As a federal court sitting in diversity, we apply the choice of law rules of the forum state to determine what substantive law governs this case. Klaxon Co. v. Stentor Elec. Mfg. Co., 313 U.S. 487 (1941); S.A. Healy Co. v. Milwaukee Metro. Sewerage Dist., 50 F.3d 476, 478 (7th Cir. 1995). We have recently reaffirmed our longstanding position that Illinois applies the "most significant contacts" test set forth in the Restatement (Second) of Conflicts sec. 188 (1971), to contract disputes. Wildey v. Springs, 47 F.3d 1475, 1481-83 (7th Cir. 1995); see Palmer v. Beverley Enters., 823 F.2d 1105, 1107-09 (7th Cir. 1987); id. at 1113-14 (Easterbrook, J., concurring). Under this test, "the contacts relevant to a choice-of-law decision include 'the place of contracting, negotiation, performance, location of the subject matter of the contract, and the domicil[e], residen[ce], place of incorporation, and business of the parties.' " Wildey, 47 F.3d at 1483 (quoting Palmer, 823 F.2d at 1109-10). The contract between CSX and CNW was negotiated, signed, and performed in Illinois. See Restatement (Second) of Conflicts sec. 188(3) (1971) (if the place of contract negotiation and performance are the same, that state's law usually will apply). The tracks on which Holdman was injured were located in Illinois. Holdman filed suit in an Illinois court. Both CSX and CNW do business in Illinois. Illinois law therefore governs this case.
Indemnification agreements are to be construed like any other contract under Illinois law. Scott Stainless Steel, Inc. v. NBD Chicago Bank, 625 N.E.2d 293, 297 (Ill. App. Ct. 1993). "Under Illinois law, the primary objective in construing a contract is to give effect to the parties' intent." Home Ins. Co., No. 94-3385, slip op. at 6. Under the socalled "four corners rule," if the contract is unambiguous, the parties' intent must be determined from the language of the contract as a matter of law. See, e.g., Farm Credit Bank of St. Louis v. Whitlock, 581 N.E.2d 664, 667 (Ill. 1991); A.W. Wendell and Sons, Inc. v. Qazi, 626 N.E.2d 280, 292 (Ill. App. Ct. 1993).
We have discussed the applicability of the "four corners rule" under Illinois law at length in two recent decisions, Home Ins. Co. v. Chicago and North Western Trans. Co., No. 94-3385, slip op. at 6-10, and AM Int'l, Inc. v. Graphic Management Assocs., Inc., 44 F.3d 572, 574-76 (7th Cir. 1995). We will not repeat our discussion in those cases but will summarize our conclusion: "objective" evidence of ambiguity, which is evidence " 'that can be supplied by disinterested third parties,' " is admissible to establish that a contract is extrinsically ambiguous. Home Ins. Co., No. 94-3385, slip op. at 9 (quoting AM Int'l, Inc., 44 F.3d at 575). A contract is extrinsically ambiguous if it is clear on its face but means something else to a person who knows the context of the contract. Id.; AM Int'l, Inc., 44 F.3d at 574-75. In contrast, a contract is intrinsically ambiguous if its language is " 'reasonably and fairly susceptible to more than one meaning.' " Home Ins. Co., No. 94-3385, slip op. at 9 (citation omitted); see Sigma Cos., Inc. v. Regas, 627 N.E.2d 256, 260 (Ill. App. Ct. 1993). "Subjective" evidence of ambiguity, which is "the testimony of the parties themselves as to what they believe the contract means," is, with exceptions not relevant here, inadmissible to establish that a contract is extrinsically ambiguous. AM Int'l, Inc., 44 F.3d at 575; see Home Ins. Co., No. 94-3385, slip op. at 9-10.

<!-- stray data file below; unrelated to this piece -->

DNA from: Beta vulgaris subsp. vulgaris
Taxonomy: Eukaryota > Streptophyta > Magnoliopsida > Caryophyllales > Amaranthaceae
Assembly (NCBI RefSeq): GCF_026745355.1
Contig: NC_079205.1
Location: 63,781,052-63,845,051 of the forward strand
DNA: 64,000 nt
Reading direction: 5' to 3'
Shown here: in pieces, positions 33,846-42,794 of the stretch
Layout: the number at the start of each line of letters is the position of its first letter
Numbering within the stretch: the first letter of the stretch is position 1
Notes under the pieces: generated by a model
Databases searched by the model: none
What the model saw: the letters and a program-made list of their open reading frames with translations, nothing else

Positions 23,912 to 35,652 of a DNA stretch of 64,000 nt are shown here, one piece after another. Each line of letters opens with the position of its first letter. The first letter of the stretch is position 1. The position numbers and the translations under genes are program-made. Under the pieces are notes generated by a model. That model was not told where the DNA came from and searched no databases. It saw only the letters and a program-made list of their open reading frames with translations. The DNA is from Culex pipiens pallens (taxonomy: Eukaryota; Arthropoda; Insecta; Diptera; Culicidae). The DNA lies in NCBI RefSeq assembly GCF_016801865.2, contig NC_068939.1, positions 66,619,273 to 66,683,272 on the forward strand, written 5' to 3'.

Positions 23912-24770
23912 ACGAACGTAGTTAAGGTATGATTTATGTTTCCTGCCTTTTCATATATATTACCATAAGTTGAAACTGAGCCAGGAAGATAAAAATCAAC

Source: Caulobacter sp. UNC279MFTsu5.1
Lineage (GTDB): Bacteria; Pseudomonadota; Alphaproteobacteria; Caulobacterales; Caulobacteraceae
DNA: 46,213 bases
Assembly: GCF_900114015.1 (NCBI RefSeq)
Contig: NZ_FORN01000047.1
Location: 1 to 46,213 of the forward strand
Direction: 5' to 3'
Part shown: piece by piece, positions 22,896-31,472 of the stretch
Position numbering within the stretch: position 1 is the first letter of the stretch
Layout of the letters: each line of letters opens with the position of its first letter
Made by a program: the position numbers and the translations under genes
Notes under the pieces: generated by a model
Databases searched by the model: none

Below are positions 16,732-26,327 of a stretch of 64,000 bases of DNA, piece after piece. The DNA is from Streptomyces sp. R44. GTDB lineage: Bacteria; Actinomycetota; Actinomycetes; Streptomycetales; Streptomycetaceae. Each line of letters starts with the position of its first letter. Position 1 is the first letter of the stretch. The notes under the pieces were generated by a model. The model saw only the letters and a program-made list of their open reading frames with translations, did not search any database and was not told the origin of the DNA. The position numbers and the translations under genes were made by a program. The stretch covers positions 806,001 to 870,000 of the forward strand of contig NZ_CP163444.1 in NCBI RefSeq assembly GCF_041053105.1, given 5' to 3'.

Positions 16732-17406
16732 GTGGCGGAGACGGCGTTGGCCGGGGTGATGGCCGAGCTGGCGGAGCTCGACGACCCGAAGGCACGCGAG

The indemnity clause, section 8.1 of the contract, is clear on its face and does not apply to the Holdman litigation. To be sure, the accident in Holdman involved a train, engine, and cars "being moved by" CNW on tracks covered by section 8.1. Section 8.1, however, only extends CNW's liability to an accident "which is caused by the condition of track or roadbed, engines, cars or other rolling stock being moved by North Western." The jury instructions in Holdman stated that Holdman was seeking damages against CSX for negligently failing to (1) erect and maintain a fence or other barrier which would have prevented children from accessing its right-of-way when it knew that children had access to its right-of-way; (2) adequately police or patrol its right-of-way; (3) channel children along its right-of-way to a safe crossing; and (4) warn children of the danger of slow-moving freight trains. Holdman did not contend that the accident was caused "by the condition of track or roadbed." The terms "rightof-way" and "roadbed" are separate and distinct in the railroad industry, of which both parties to the contract were members: